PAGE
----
Very few activities in this world are as liberating and exhilarating as cruising off State Beach at 30 knots on a personal watercraft (PWC).
Island waters become a playground — from the shallows of Katama Bay where baitfish swirl the water into a torrent to the powerful current flowing out of the Gut, where seabirds turn the sky white.
With our Sea-Doo GTI PWCs, my friend and I can access pretty much any ocean fishing spot around the Island. And with a top speed of around 48 knots (approximately 55 mph), we can fish multiple spots with great efficiency.
A very wise and experienced fisherman once told me to “always follow the birds,” which can be difficult when fishing from shore (birds have wings, we don’t).
This past weekend, we were fishing along State Beach on the PWCs, when we saw what looked like a tornado of paper planes in the distance, with water churning beneath.
We immediately packed up our poles and headed over.
When we arrived at the spot near Cape Poge, we saw hundreds of terns dive-bombing into the water to grab baitfish being driven up from the bottom by larger fish — it was a feeding frenzy.
Bluefish were launching themselves a foot out of the water in a brilliant display of sparkling scales. The terns were so overwhelmed, they were bumping into one another to get dibs on the juiciest of swarming shad.
There were so many terns crowding the air, I was hesitant to cast my sinker into the thick of them in fear of catching a bird by the wing. My friend (a more experienced fisherman than myself) had already set a trolling minnow on his line, and was casually holding his rod at his side with one hand as he approached the storm of seabirds.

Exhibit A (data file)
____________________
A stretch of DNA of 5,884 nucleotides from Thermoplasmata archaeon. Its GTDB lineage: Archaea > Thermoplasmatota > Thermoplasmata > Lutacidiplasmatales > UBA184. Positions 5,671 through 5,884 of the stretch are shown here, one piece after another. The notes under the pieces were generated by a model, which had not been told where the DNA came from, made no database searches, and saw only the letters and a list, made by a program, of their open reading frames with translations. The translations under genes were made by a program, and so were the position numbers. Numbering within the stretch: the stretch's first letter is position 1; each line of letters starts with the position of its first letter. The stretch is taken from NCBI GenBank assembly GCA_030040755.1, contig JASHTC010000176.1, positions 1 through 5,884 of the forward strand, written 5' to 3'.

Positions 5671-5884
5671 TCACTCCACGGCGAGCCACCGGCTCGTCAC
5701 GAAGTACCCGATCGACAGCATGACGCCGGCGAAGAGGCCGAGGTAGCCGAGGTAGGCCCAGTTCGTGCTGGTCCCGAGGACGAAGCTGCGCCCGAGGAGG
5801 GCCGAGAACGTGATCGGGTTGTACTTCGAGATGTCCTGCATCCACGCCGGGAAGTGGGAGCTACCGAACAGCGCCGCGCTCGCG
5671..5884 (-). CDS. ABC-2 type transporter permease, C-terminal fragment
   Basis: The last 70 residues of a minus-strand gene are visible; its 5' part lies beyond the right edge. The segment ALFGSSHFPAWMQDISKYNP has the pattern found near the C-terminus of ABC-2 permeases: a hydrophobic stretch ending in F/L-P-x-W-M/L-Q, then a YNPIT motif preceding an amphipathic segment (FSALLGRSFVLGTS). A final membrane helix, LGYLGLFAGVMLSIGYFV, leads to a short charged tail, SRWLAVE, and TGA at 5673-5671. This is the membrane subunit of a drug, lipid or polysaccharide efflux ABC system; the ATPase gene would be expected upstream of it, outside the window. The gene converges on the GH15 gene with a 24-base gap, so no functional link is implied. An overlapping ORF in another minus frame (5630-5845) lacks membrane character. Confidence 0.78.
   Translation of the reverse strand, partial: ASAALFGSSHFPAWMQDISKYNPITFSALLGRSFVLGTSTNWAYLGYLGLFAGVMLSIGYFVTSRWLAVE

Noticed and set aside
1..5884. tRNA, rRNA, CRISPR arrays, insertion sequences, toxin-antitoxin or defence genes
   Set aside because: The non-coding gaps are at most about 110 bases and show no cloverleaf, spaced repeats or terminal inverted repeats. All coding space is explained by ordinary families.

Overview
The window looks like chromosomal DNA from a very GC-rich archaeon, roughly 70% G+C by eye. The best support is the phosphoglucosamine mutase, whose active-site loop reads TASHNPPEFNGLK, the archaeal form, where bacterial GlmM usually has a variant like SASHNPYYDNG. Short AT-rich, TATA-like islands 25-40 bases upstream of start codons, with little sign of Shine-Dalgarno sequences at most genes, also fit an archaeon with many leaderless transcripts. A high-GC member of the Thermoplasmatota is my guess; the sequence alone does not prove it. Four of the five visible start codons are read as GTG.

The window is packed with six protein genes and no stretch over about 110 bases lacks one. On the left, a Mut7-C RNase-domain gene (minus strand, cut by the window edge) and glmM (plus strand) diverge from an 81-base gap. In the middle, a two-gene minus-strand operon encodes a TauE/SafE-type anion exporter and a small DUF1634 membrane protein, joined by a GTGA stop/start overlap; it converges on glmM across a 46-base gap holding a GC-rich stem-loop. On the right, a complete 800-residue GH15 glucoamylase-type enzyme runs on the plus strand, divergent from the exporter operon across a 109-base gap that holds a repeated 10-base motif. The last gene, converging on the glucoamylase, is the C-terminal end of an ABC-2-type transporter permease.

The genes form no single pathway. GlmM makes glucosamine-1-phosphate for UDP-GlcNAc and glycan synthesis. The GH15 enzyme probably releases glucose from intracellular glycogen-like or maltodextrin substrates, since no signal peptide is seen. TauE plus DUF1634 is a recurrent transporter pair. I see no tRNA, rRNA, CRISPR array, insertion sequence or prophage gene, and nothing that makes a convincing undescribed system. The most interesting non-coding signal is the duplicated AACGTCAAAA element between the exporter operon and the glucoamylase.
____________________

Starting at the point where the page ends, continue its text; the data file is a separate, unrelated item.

The Sea-Doos have an idle speed of around 2 or 3 knots, which is perfect trolling speed for bluefish.
As my partner entered the mass of birds, he immediately hooked a bluefish and began the fight. I took the hint and threw on a trolling rig of my own, and did not regret that decision.
We kept making figure eights through the frenzy, and each time passing through the center, we hooked on. Bluefish after bluefish were pulled up, shaking shad from their open mouths as they flopped on the line — this was one of the most electrifying experiences I’ve had out on the water.
Be careful about foul-hooking when trolling on a PWC. Try using a single-hook lure if you end up snagging a fish. Treble-hook lures make it relatively easy to inadvertently foul-hook a fish, especially an aggressive hunter like a blue.
As the whirlpool of fish began to dissipate, the terns seemed to disappear into thin air. We waited for a couple of minutes, washed some fish mucus and shad off our seats with ocean water, then saw what would be our next destination.
Yet another cloud of birds descended on the water a couple of hundred yards away, so we gunned it over and proceeded to wash, rinse, and repeat.
By the end of the day, we had caught upwards of 20 blues in total, with minimal effort.
Sure, you can take a team out on a Boston Whaler and troll for hours at a time. But PWCs really are the epitome of trolling in style. Some seasoned boat fishermen might knock the water-motorcycles for the occasional speed demon flying through a no-wake zone.
But the majority of PWC owners are responsible, and respect the rules of the water. Not only are they an incredible rush, but when used properly, PWCs can be an incredible tool for accessing hard-to-reach places, and the convenience factor is another valuable element.
Even during low tide (my friend and I have tested this unintentionally many times), PWCs are very easy to load onto the trailer.
The trailer bunks need not even be fully submerged. Simply align your jet ski with the bunks and give it a little gas. The watercraft will slide easily onto the trailer, ready for another day of fun and fish.
Lucas Thors was born and raised on the Vineyard, and is always looking for new experiences on Island waters.